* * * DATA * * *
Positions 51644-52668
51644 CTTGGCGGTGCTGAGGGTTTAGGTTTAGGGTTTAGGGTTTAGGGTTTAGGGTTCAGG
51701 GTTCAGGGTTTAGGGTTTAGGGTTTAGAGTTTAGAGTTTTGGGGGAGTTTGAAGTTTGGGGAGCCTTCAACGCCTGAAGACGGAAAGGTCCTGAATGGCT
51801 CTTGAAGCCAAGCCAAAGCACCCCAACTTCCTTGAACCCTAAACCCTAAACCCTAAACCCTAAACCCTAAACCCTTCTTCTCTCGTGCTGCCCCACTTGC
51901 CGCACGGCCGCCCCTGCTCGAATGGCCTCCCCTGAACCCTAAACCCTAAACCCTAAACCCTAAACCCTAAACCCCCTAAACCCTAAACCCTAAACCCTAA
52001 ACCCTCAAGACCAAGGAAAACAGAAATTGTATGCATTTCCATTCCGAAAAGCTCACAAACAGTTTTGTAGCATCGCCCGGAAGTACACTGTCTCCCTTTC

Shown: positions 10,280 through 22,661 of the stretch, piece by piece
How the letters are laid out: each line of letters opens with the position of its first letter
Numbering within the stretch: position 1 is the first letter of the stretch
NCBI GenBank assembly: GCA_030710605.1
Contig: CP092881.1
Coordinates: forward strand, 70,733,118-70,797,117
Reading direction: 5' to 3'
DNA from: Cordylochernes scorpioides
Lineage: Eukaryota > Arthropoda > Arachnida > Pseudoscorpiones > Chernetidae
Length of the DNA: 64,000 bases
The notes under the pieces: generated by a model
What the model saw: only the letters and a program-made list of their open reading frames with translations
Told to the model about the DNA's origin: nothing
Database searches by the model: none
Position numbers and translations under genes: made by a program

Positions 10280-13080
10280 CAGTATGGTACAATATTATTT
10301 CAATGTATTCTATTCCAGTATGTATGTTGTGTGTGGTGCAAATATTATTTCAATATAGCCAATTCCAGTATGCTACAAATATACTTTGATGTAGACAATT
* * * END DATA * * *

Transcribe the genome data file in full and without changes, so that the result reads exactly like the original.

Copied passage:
Positions 51644-52668
51644 CTTGGCGGTGCTGAGGGTTTAGGTTTAGGGTTTAGGGTTTAGGGTTTAGGGTTCAGG
51701 GTTCAGGGTTTAGGGTTTAGGGTTTAGAGTTTAGAGTTTTGGGGGAGTTTGAAGTTTGGGGAGCCTTCAACGCCTGAAGACGGAAAGGTCCTGAATGGCT
51801 CTTGAAGCCAAGCCAAAGCACCCCAACTTCCTTGAACCCTAAACCCTAAACCCTAAACCCTAAACCCTAAACCCTTCTTCTCTCGTGCTGCCCCACTTGC
51901 CGCACGGCCGCCCCTGCTCGAATGGCCTCCCCTGAACCCTAAACCCTAAACCCTAAACCCTAAACCCTAAACCCCCTAAACCCTAAACCCTAAACCCTAA
52001 ACCCTCAAGACCAAGGAAAACAGAAATTGTATGCATTTCCATTCCGAAAAGCTCACAAACAGTTTTGTAGCATCGCCCGGAAGTACACTGTCTCCCTTTC

Shown: positions 10,280 through 22,661 of the stretch, piece by piece
How the letters are laid out: each line of letters opens with the position of its first letter
Numbering within the stretch: position 1 is the first letter of the stretch
NCBI GenBank assembly: GCA_030710605.1
Contig: CP092881.1
Coordinates: forward strand, 70,733,118-70,797,117
Reading direction: 5' to 3'
DNA from: Cordylochernes scorpioides
Lineage: Eukaryota > Arthropoda > Arachnida > Pseudoscorpiones > Chernetidae
Length of the DNA: 64,000 bases
The notes under the pieces: generated by a model
What the model saw: only the letters and a program-made list of their open reading frames with translations
Told to the model about the DNA's origin: nothing
Database searches by the model: none
Position numbers and translations under genes: made by a program

Positions 10280-13080
10280 CAGTATGGTACAATATTATTT
10301 CAATGTATTCTATTCCAGTATGTATGTTGTGTGTGGTGCAAATATTATTTCAATATAGCCAATTCCAGTATGCTACAAATATACTTTGATGTAGACAATT